Traumatic brain injury is becoming a greater concern in the U.S. medical community and more must be done to help patients, specialists in the field said at the May 22 Forum at Simches Research Center.
The well-attended session was titled, “Acute and Chronic Consequences of Traumatic Brain Injury: How Can We Better Treat Patients?”
Lee Schwamm, MD, director of acute stroke services and vice chair, Department of Neurology at Massachusetts General Hospital, said therapies for TBI have not improved significantly in the past decade.
Yet about 500,000 Americans suffer from TBI, according to Marc de Moya, MD, a trauma surgeon at MGH. More cases are being discovered monthly from soldiers returning from Iraq.
He said that effective methods of treating early-stage TBI are largely unknown. He and a team at MGH are studying ways to understand the mechanism of primary brain injury extension and determine how to mitigate the extension.
His team is also interested in using the learning/memory model in large animals such as swine to study the long-term effects of severe TBI.
Mel Glenn, MD, director of outpatient and community brain injury rehabilitation at Spaulding Rehabilitation Hospital, said that football players and boxers who receive repeated blows to the head often suffer in later years. But there is little effective therapy available to them.
Dr. Glenn cited the case of Ted Johnson, a former linebacker for the New England Patriots football team. Johnson has told reporters that he suffers from severe headaches. He says he is often depressed. He blames his condition on collisions he received on the field. Patients like Johnson would benefit from more research and better therapies, said Dr. Glenn.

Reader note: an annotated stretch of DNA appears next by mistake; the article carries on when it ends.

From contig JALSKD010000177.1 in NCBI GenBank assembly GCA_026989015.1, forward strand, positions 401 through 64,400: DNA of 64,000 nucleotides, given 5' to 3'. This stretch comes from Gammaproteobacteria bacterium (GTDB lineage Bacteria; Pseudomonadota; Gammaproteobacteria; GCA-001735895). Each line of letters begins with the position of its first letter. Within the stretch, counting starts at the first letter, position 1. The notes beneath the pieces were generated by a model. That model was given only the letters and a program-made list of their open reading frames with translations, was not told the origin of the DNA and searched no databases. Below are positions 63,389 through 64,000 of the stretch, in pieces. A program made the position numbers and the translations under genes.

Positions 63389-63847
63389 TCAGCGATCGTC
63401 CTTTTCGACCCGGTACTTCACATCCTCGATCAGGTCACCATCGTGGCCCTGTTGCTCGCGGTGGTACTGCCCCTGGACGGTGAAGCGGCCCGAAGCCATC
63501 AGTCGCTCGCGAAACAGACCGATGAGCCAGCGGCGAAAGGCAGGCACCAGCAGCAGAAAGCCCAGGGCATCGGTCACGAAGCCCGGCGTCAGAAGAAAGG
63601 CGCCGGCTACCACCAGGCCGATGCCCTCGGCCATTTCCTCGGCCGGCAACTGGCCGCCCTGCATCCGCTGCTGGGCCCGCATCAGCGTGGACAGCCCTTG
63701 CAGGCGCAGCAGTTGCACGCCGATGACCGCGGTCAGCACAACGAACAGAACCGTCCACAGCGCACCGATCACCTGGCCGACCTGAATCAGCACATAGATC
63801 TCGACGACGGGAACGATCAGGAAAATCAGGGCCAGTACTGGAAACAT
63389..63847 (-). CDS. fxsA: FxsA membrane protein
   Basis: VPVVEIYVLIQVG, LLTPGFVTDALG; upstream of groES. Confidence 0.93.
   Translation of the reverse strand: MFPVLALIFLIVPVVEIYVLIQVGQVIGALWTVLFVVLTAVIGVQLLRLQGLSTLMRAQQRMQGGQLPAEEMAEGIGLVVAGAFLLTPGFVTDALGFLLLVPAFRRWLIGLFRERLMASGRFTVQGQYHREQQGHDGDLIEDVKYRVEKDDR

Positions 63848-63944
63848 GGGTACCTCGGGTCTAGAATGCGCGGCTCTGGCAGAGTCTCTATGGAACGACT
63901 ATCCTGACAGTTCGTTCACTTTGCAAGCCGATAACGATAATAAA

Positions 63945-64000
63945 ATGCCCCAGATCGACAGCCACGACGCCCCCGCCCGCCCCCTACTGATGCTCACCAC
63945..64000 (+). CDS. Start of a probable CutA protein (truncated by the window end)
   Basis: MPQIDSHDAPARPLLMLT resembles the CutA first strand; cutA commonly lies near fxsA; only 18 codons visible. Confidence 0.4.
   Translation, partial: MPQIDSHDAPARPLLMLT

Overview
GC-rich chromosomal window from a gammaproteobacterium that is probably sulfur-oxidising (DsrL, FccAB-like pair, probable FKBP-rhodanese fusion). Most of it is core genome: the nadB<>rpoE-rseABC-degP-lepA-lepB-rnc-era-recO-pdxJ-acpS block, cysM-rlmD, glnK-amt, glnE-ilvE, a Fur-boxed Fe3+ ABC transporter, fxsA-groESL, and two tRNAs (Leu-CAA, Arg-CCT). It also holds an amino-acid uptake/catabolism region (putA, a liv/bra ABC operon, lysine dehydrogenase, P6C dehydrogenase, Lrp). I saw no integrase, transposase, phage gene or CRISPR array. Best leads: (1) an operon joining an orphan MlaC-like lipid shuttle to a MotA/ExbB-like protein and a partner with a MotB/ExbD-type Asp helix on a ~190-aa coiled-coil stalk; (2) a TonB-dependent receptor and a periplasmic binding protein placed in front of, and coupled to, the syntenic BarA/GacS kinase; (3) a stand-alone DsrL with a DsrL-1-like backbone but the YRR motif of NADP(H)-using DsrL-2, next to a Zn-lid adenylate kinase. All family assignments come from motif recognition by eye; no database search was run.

Dr. Glenn mentioned that research shows boxers frequently manifest head injury either during their careers or after retirement. However, he said that studies thus far show that soccer players are not damaged by heading the ball during their games and practices.
Dr. de Moya said that greater efforts are being made to study traumatic brain injury, aided by funding from the Department of Defense which is reacting to the number of head injuries sustained overseas.
Dr. de Moya said that one positive aspect of the Iraq War could be greater funding for TBI, and better diagnosis and therapies for those injured either in battle or civilian mishaps.
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